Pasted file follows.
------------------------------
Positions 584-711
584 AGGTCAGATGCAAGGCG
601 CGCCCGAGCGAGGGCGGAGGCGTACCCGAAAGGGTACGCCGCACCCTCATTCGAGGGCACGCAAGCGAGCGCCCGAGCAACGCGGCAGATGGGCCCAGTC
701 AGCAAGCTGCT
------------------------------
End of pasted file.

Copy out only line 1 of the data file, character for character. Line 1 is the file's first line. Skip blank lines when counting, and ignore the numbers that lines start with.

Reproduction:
Positions 584-711